ON July 28, 1952 two familiar figures, in trademark bowler hats, walked onto the stage at Bradford’s Alhambra Theatre.

“Hollywood’s greatest comedy couple - here in person!” said the billboard. Stan and Ollie, stars of the big screen since the 1920s, were in town, and packing ‘em in at the Alhambra.

Laurel and Hardy’s appearance - topping a bill that included comic Harry Worth and ‘the Great Cingale, Silent Man of Mystery’ - was followed by a second show at the Alhambra in 1954.

Telegraph & Argus entertainment writer Peter Holdsworth interviewed the comics during their second visit. “From behind the dressing-room door loomed the features of Oliver Hardy. Superimposed on the expression we have grown to love - the one with more dewlap and jowl than a pugnacious Boxer puppy - was an extending grin which lifted a pair of spectacles higher and higher,” wrote Holdsworth.

“Stan Laurel was hiding his freckles under greasepaint. He had already fixed his head, a thin band forcing his auburn hair skyward like scorched grass. He, too, added a smile of welcome to the features which normally wear a doleful air. Stan told me it was two years since he and Olly last visited the Alhambra.

“They had not had any offers of film parts recently, although they were willing to make a new one if invited. Stan said the film industry in the United States was being hit very hard by television. ‘Incidentally,’ he [Stan] continued, ‘dozens of our old pictures are being shown on that medium in the States'.”

Laurel and Hardy’s 1950s UK theatre tour is the focus of new film Stan and Ollie, released this week. Starring Steve Coogan and John C Reilly, it’s a “handsomely crafted valentine” to the much-loved double-act in their later years.

When wool clerk-turned theatre impresario Francis Laidler opened the Alhambra in March, 1914 his vision was to bring big stars from London and overseas to Bradford. The new theatre, offering twice-nightly variety shows, gave audiences a touch of luxury - even the cheap seats were comfortably upholstered - and visiting performers enjoyed home comforts in their dressing-rooms, not least hot and cold running water.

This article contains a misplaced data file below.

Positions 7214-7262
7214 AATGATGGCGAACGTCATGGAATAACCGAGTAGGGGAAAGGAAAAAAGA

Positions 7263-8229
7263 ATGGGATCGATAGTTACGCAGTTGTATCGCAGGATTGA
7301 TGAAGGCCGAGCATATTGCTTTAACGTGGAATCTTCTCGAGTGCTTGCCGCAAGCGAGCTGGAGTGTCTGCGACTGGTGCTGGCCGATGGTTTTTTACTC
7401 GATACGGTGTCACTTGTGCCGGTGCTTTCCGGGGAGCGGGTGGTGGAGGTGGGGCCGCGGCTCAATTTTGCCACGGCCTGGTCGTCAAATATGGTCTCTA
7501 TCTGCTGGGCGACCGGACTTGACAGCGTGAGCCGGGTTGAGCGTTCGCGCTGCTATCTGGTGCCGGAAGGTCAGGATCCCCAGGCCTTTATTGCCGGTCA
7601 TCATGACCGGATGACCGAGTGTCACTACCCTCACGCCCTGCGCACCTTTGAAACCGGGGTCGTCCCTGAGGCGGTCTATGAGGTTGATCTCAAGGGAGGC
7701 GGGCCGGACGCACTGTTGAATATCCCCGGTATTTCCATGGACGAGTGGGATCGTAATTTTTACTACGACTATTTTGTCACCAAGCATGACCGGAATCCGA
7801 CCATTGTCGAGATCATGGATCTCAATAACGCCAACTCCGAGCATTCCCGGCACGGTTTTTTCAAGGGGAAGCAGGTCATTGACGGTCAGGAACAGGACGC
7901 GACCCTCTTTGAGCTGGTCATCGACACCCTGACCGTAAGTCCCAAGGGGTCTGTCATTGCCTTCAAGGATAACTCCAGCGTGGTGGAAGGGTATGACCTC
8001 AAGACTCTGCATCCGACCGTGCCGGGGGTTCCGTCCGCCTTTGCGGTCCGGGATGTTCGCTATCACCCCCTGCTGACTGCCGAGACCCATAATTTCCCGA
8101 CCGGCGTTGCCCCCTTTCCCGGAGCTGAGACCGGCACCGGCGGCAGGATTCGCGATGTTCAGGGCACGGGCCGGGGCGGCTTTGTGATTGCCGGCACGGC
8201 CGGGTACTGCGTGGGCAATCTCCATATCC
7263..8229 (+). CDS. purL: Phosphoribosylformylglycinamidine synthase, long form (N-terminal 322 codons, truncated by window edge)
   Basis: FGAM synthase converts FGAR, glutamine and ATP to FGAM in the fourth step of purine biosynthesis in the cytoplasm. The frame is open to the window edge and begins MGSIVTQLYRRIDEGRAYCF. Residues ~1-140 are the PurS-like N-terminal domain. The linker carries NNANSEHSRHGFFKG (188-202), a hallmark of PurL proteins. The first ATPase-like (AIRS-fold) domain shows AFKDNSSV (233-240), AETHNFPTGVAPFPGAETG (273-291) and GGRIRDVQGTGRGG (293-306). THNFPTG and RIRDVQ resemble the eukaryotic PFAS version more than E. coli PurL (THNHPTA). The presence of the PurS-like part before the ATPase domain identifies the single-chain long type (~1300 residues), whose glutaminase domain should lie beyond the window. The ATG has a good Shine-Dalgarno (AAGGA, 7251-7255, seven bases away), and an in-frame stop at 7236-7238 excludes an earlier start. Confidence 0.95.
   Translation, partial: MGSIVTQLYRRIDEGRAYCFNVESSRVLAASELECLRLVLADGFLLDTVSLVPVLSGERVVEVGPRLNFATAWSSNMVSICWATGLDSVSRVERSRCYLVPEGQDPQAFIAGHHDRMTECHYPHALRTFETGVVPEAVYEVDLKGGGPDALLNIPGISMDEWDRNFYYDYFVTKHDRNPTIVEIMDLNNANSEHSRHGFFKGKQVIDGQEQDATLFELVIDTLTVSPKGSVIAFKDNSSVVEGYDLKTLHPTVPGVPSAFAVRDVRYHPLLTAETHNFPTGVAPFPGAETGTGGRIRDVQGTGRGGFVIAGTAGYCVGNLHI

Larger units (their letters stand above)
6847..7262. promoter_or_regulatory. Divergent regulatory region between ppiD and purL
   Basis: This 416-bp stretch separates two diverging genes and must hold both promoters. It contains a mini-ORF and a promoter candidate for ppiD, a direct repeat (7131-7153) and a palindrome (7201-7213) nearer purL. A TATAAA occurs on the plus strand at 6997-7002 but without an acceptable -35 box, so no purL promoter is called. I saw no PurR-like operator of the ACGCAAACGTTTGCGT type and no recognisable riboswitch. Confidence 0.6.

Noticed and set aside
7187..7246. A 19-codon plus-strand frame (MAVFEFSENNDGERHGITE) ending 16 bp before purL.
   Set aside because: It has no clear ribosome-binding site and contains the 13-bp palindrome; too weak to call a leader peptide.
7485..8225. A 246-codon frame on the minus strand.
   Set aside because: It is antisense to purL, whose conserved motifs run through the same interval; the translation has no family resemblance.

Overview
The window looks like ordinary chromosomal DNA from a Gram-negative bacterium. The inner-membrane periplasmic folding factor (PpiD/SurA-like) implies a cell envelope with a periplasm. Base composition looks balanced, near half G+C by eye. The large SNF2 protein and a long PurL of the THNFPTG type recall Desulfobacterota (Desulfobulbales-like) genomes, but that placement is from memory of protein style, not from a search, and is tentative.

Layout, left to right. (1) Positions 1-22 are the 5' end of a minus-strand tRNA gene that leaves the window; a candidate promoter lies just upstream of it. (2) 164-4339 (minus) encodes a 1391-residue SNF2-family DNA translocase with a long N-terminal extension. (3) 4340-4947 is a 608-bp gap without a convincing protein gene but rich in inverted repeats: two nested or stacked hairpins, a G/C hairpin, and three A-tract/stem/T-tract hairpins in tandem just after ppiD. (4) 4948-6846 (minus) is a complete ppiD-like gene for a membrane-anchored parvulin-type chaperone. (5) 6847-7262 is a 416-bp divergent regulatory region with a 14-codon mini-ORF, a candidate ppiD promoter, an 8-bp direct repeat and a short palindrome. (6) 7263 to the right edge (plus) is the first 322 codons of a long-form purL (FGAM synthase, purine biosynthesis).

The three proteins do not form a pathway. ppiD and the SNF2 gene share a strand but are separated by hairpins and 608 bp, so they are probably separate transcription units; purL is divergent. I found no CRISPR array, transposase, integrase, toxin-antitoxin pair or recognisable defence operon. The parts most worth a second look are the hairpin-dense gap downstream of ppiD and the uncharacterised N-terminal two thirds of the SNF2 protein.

After the First World War renowned variety producers Moss Empires Ltd became the Alhambra’s booking agent, and for over 40 years, drew in big variety stars, including George Formby, Morecambe and Wise, Frankie Howerd - and Laurel and Hardy. The duo appeared twice at the Alhambra, staying at Bradford’s Midland Hotel the first time (and Queens Hotel, Leeds, in 1954).

In 2014 the T&A reported that the duo’s autographs, obtained by a fan during one of their Alhambra appearances, were expected to fetch up to £500 at bidders at Bonhams in London.

In his 1954 interview, Peter Holdsworth revealed that Oliver Hardy had been sightseeing: “The first thing he did was praise the beauty of Harrogate and Knaresborough, which he had just visited. ‘It’s really wonderful there. My wife walked on to Mother Shipton’s well, but it was a bit too far for me,’ he added, tapping his generous frontage.

“He told me he and Stan had been together more than 30 years during which time they had made more than 300 films. But they never met socially. Their interests outside work clashed. Explained Olly: ‘Stan likes to fish, while I prefer golf.’ They found their working life prospered because of this arrangement.”

Holdsworth continued: “I then watched their latest sketch, ‘Birds of a Feather’, written by Stan. In it they became whisky tasters. There was Olly lording it over Stan. There was Laurel, his face quivering on the brink of tears, unobtrusively getting his own back. This was the great slapstick comedy of two great comedians, who send our memories rocketing back happily through the years and who, although humour has changed radically since they first stepped onto a set, retain our affections through their unchallenged genius.”

The rooms Laurel and Hardy stayed in at Bradford’s Midland Hotel, with their wives, are now named after them. But it wasn’t until Bradford’s branch of Sons of the Desert, the Laurel and Hardy appreciation society, tracked down former head receptionist Bea Winterburn that the exact rooms were identified. In 2007 Mrs Winterburn told the T&A: “Stan and Ollie were real gentlemen and their wives were charming. They stayed for a week and were lovely, the whole staff loved them.”

Last year the Midland Hotel hosted the annual convention of Bradford’s Sons of the Desert 'tent'. More than 120 members attended, from across the UK and overseas. Bradford UNESCO City of Film helped secure permission to screen Way Out West and County Hospital during the weekend event.

City of Film director David Wilson says: “My early memory of cinema was Bradford’s ABC Club on Broadway on Saturday mornings; Laurel and Hardy films were regularly screened there. I’ve been a fan ever since.

“I think this new film could keep the legacy alive and bring the original works to a whole new audience. The fact that the duo performed in Bradford on two occasions adds another local heritage dimension.”